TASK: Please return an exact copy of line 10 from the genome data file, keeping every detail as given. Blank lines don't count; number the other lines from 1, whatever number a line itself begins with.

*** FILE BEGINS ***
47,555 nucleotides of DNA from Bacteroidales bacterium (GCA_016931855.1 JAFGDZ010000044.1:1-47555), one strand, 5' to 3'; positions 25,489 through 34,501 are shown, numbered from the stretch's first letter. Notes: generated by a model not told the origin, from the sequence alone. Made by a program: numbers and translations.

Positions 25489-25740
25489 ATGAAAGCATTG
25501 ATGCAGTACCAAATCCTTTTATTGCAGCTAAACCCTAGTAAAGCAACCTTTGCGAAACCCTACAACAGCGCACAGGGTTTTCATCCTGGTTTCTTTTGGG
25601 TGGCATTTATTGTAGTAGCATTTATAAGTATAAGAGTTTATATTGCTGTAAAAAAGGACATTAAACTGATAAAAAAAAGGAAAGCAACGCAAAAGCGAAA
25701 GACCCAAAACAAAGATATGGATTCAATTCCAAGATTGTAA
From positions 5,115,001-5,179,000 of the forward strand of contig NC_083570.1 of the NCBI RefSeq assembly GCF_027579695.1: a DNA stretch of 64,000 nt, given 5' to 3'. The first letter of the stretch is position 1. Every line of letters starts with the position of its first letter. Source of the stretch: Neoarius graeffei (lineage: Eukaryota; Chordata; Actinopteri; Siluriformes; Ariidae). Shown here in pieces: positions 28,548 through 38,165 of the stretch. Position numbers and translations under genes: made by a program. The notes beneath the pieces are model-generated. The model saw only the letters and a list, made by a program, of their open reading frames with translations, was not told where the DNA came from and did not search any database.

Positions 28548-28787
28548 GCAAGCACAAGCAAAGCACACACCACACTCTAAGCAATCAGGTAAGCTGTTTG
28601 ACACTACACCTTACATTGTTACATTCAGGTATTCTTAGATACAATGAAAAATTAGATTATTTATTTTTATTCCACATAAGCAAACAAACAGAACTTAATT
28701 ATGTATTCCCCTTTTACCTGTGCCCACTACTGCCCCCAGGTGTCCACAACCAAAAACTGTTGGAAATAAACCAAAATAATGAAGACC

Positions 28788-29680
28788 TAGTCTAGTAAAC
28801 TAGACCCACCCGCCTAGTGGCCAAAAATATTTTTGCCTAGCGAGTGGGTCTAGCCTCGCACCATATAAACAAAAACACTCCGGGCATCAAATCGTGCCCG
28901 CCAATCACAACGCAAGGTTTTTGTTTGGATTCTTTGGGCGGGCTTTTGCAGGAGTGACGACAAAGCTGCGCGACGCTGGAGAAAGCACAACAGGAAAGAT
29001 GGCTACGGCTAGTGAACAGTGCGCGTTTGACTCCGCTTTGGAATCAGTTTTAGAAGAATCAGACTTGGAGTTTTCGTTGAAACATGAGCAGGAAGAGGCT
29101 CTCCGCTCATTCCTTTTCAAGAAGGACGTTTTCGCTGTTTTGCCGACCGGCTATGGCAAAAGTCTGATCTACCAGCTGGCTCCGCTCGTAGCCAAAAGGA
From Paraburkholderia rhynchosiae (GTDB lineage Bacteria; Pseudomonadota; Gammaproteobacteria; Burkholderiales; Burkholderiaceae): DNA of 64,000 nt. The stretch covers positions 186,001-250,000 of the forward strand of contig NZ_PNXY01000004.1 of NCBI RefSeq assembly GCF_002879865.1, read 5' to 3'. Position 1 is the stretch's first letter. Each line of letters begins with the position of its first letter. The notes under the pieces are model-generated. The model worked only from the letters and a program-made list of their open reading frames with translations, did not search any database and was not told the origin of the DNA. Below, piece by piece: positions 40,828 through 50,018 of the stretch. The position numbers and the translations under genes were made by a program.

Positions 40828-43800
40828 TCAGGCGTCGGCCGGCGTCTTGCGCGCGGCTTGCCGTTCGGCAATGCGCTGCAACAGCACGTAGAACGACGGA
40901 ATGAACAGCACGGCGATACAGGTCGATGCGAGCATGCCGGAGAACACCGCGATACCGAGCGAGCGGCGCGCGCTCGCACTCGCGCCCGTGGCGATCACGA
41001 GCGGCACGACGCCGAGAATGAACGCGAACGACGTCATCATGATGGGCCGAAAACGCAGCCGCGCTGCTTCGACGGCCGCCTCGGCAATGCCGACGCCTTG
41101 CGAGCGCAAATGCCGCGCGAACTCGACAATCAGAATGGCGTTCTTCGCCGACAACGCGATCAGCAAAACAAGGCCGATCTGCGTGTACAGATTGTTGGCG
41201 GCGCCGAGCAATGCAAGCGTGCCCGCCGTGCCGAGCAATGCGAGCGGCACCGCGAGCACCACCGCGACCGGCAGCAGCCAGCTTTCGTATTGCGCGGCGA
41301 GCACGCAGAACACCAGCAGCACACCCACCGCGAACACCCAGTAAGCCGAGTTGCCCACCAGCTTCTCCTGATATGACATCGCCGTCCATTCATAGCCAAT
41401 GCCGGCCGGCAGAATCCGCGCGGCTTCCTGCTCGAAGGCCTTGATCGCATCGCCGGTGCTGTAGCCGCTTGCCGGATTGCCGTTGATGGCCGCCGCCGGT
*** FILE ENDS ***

28601 ACACTACACCTTACATTGTTACATTCAGGTATTCTTAGATACAATGAAAAATTAGATTATTTATTTTTATTCCACATAAGCAAACAAACAGAACTTAATT